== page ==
Tony Blair's plan to recall 1,600 British troops from Iraq within the next few months has been welcomed by the country's president.
Some 7,000 UK troops are currently serving in Iraq
Jalal Talabani's spokesman said it was a "welcome catalyst" that would force Iraqi forces to take responsibility for the country's security.
It comes after Mr Blair said troop numbers would drop from 7,100 to 5,500 and possibly to 5,000 by late summer.
Remaining troops will stay into 2008, to provide back-up and secure borders.
Hiwa Osman, the Iraqi president's spokesman, said Mr Blair's announcement was a "welcome catalyst for Iraqi forces to stand on their own feet and assume security responsibilities".
Mr Blair's statement follows a five-month security operation to quell violence in British-controlled Basra.
He said Operation Sinbad, aimed at allowing Iraqis to take the lead in frontline security in the city, had been successful.
The prime minister acknowledged that Basra was still "difficult and sometimes dangerous", but he said levels of murder and kidnappings had dropped and reconstruction was under way.
He said that it was important to show the Iraqis that Britain - and the other multinational force members - did not intend their forces to stay longer than necessary.
Mowaffak al-Rubaie, Iraq's national security adviser, praised the efforts of the British Army but wished the pullout could be quicker.
He told the BBC Radio 4 World at One programme: "We would have hoped that the process would've been accelerated further and speeded up rather than be spaced out. "
Defence Security Des Browne said he expected the government to look again at the numbers of troops being withdrawn at the end of the summer.
British forces will hand over all bases to local authorities, except for Basra air base and Basra Palace, and most will withdraw to the air base shortly.
John Bolton, who until recently was the US ambassador to the UN and now works for a right wing think-tank, told the BBC that Mr Blair's decision was a step in the right direction.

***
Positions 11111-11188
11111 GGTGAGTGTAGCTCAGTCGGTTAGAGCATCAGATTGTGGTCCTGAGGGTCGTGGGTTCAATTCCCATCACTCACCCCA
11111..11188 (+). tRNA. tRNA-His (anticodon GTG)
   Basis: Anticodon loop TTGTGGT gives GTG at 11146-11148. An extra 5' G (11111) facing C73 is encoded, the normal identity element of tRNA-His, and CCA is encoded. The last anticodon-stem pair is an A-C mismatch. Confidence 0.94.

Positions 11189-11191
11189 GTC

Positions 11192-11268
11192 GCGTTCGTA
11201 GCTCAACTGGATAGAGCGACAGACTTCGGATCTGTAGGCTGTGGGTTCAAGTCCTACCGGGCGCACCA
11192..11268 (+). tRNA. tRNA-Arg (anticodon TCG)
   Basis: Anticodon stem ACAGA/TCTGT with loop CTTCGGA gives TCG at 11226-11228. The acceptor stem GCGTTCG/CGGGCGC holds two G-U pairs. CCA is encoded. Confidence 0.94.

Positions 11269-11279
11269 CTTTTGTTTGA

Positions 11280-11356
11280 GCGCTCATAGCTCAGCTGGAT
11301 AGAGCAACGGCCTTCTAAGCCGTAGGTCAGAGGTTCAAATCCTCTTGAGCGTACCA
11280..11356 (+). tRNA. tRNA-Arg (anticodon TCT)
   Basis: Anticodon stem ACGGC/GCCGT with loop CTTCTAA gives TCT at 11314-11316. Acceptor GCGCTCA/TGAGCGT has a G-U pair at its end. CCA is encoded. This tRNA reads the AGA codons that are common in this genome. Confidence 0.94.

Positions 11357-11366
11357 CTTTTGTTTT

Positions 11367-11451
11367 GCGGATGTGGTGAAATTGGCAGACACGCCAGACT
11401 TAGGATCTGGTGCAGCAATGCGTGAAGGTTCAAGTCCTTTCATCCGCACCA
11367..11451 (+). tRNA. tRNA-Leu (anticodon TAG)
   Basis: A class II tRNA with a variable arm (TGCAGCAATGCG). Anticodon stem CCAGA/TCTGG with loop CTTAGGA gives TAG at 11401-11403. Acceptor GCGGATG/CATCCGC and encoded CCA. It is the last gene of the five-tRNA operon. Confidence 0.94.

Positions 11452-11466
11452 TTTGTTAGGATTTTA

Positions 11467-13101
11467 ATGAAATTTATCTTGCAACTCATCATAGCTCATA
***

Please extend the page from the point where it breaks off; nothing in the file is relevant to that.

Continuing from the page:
He said: "The basis on which the decision was made rests with establishing greater security in the southern parts of Iraq and having the government of Iraq take a look at a larger role."
The proposed cut in numbers of British troops comes at the same time as 21,500 more US troops are being sent to Iraq.
President Bush's opponents say it shows the British have split with his policy, but US Secretary of State Condoleezza Rice said the coalition "remains intact".
On this subject, BBC Baghdad Correspondent David Loyn said: "I think this is a very significant day - a real divergence between Washington and Whitehall for the first time over Iraq."
Our correspondent said none of the Iraqis he had spoken to in coffee shops wanted British troops to remain in the country.
He said: "The whole reason that the British are able to leave is because there are Iraqi forces that they now think are just strong enough.
"But Basra is still, in Tony Blair's words, a difficult and dangerous place, which means that this is far short of the victory they wanted in 2003 but something, they hope, short of a total defeat."
There are approximately 132,000 US personnel currently in Iraq accounting for more than 90% of the occupying force
Iraq is divided into 5 main military zones. The US controls the north and west of the country, as well as Baghdad
The Centre-South is run Polish forces, but US troops lead any major operations against insurgents in this area
The UK's 7,100 soldiers are based in the South East zone. Three provinces - Muthanna, al-Najaf and Dhi Qar are now under provisional Iraqi control. Basra and Maysan provinces are expected to follow suit in the first half of 2007